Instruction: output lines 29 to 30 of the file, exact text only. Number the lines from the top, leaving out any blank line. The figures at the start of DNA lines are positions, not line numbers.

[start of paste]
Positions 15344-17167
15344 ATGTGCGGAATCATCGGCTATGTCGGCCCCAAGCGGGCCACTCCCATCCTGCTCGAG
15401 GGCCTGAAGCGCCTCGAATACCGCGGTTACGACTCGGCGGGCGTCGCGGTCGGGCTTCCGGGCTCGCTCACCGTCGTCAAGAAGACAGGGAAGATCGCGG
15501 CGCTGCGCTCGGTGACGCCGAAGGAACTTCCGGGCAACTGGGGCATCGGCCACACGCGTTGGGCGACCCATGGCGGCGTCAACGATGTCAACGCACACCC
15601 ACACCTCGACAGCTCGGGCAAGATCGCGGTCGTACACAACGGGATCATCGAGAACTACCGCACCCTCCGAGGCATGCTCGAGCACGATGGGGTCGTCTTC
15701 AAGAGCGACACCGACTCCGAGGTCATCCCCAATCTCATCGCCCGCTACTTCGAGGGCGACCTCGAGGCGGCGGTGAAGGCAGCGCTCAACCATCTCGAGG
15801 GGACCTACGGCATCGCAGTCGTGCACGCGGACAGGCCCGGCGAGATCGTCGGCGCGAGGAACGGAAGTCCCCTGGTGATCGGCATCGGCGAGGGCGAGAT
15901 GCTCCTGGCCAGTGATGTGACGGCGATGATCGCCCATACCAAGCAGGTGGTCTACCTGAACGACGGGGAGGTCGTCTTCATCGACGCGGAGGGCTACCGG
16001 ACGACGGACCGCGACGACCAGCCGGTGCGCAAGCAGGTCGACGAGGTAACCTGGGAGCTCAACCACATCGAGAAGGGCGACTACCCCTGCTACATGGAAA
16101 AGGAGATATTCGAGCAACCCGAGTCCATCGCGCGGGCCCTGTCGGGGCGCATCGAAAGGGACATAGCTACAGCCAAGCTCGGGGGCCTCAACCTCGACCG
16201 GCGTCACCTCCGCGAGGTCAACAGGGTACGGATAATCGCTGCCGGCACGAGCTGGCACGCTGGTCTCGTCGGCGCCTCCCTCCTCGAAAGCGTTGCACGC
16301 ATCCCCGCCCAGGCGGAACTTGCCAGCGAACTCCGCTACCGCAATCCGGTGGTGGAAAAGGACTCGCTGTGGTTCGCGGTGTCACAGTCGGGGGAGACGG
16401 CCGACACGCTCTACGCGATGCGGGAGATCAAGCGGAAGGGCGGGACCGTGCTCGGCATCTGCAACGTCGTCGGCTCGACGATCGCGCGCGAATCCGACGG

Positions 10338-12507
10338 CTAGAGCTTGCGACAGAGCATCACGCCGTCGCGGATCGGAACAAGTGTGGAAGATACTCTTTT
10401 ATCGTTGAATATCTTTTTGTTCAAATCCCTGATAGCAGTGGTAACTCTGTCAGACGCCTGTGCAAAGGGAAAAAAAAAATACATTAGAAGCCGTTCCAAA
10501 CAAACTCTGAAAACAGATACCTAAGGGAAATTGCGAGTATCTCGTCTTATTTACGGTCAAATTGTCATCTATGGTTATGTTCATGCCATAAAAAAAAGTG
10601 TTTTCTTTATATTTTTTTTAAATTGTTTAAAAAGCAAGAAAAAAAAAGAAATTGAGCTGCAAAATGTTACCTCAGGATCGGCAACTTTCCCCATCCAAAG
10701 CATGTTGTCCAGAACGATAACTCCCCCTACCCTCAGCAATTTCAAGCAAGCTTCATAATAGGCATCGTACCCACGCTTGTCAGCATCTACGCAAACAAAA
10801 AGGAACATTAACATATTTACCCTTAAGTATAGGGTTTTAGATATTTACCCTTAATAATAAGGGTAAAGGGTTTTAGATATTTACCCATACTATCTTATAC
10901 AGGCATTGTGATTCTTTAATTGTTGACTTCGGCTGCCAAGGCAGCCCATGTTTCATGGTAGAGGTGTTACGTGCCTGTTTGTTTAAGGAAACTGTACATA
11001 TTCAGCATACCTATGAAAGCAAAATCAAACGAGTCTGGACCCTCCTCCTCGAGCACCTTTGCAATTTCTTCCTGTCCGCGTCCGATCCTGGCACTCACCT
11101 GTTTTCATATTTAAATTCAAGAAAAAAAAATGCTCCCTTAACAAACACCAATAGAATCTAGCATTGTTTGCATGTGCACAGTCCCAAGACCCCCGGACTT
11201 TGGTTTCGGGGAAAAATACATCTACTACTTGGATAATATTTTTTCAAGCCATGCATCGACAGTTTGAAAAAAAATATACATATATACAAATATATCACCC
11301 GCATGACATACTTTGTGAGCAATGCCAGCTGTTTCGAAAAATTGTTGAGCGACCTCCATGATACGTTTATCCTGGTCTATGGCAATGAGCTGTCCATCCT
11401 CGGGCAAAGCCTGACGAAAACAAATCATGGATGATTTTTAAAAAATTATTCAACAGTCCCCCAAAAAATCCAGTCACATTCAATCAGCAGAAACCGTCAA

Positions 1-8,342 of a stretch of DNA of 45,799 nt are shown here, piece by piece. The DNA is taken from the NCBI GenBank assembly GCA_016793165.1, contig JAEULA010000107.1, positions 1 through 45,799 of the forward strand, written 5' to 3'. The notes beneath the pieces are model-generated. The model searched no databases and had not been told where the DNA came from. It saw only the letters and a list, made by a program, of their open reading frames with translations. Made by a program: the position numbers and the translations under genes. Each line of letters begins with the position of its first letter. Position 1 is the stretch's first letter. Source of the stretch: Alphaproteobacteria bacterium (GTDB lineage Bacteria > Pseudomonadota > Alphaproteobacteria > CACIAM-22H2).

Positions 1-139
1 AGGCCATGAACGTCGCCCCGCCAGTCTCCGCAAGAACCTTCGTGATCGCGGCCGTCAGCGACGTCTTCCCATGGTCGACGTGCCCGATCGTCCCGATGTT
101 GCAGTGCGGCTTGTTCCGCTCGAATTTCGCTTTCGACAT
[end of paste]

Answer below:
1 AGGCCATGAACGTCGCCCCGCCAGTCTCCGCAAGAACCTTCGTGATCGCGGCCGTCAGCGACGTCTTCCCATGGTCGACGTGCCCGATCGTCCCGATGTT
101 GCAGTGCGGCTTGTTCCGCTCGAATTTCGCTTTCGACAT